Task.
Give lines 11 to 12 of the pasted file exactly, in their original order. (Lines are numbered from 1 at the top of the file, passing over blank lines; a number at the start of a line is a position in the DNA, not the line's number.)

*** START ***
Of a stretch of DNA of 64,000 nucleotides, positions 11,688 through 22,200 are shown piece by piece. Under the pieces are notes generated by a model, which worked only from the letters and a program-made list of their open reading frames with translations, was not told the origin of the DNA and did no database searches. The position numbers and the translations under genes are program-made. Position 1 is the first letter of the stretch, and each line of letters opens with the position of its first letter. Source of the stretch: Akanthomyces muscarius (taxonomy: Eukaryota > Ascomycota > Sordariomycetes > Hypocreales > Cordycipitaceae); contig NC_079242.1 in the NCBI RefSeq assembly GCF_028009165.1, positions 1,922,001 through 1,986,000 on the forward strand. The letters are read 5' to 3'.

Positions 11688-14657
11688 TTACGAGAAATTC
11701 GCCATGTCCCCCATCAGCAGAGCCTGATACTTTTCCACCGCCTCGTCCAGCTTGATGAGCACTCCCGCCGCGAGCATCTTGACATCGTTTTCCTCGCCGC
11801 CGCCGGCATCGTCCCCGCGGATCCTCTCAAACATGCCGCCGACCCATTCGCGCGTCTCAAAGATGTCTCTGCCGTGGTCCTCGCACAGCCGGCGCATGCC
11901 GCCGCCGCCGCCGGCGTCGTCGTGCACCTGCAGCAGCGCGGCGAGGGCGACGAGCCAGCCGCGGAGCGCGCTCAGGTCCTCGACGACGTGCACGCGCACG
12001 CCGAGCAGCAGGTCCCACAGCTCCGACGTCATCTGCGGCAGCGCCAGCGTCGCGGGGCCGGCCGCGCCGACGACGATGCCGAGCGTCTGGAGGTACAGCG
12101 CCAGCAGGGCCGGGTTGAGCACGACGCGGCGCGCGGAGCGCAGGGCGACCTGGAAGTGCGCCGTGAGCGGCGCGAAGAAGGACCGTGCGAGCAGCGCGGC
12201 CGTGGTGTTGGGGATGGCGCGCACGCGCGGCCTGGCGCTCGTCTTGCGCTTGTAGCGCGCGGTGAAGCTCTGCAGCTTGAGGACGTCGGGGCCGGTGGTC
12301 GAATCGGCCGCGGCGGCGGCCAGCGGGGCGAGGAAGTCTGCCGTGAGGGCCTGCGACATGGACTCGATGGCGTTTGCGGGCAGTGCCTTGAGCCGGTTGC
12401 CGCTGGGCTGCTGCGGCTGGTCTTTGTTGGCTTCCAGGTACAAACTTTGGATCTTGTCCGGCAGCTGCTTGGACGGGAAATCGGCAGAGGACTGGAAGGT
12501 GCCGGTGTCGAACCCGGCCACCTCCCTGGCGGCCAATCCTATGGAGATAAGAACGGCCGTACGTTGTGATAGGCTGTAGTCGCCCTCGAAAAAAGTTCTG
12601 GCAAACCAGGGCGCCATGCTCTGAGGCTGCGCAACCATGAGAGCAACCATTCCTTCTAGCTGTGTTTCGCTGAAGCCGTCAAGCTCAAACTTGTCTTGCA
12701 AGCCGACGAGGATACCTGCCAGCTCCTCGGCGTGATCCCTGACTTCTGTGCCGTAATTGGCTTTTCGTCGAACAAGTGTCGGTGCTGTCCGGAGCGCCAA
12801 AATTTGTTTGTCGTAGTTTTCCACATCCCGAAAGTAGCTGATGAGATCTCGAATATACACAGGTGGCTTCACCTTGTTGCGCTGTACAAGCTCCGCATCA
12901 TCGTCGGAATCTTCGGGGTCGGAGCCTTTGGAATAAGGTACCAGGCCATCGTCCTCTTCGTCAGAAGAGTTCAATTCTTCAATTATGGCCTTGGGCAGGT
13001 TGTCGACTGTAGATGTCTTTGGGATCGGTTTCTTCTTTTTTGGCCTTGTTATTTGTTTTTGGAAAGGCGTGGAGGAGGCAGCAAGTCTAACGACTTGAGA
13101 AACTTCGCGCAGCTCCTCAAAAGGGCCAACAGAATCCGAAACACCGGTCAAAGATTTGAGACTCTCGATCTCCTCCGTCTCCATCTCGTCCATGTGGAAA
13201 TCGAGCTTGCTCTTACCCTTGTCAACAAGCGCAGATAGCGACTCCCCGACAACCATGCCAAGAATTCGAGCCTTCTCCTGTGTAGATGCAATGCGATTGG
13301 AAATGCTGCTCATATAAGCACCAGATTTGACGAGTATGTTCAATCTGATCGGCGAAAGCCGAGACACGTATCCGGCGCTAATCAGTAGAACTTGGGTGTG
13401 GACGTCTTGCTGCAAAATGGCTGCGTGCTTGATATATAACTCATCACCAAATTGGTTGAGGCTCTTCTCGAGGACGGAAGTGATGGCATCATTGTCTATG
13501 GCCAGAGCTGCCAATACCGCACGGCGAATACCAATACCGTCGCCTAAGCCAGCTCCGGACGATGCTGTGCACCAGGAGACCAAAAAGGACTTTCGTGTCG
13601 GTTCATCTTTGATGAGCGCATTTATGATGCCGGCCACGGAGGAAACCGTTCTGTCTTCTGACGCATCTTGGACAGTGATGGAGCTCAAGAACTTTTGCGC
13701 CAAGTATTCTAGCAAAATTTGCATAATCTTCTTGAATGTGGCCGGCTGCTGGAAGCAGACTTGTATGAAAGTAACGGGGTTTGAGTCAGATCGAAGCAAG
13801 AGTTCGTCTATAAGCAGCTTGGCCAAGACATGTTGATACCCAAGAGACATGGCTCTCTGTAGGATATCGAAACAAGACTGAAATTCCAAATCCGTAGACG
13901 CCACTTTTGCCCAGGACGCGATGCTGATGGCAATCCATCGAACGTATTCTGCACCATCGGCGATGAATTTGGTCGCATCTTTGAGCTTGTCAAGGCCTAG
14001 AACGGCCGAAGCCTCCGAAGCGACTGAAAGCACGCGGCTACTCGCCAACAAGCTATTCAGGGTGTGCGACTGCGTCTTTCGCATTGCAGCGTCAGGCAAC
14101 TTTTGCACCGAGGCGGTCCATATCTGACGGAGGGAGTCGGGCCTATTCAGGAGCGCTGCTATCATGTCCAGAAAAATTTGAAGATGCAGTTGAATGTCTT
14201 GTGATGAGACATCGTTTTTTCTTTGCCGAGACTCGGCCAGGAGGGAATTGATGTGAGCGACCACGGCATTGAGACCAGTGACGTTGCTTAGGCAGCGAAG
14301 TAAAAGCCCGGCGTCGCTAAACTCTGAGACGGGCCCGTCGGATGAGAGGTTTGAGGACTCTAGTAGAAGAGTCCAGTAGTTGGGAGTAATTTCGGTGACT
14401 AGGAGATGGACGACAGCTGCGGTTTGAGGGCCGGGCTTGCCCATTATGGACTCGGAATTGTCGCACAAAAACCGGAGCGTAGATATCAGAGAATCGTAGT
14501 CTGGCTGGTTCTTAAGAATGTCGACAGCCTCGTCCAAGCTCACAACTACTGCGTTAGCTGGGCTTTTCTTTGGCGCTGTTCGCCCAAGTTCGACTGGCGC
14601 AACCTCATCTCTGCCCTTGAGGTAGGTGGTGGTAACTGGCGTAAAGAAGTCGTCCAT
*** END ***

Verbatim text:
12401 CGCTGGGCTGCTGCGGCTGGTCTTTGTTGGCTTCCAGGTACAAACTTTGGATCTTGTCCGGCAGCTGCTTGGACGGGAAATCGGCAGAGGACTGGAAGGT
12501 GCCGGTGTCGAACCCGGCCACCTCCCTGGCGGCCAATCCTATGGAGATAAGAACGGCCGTACGTTGTGATAGGCTGTAGTCGCCCTCGAAAAAAGTTCTG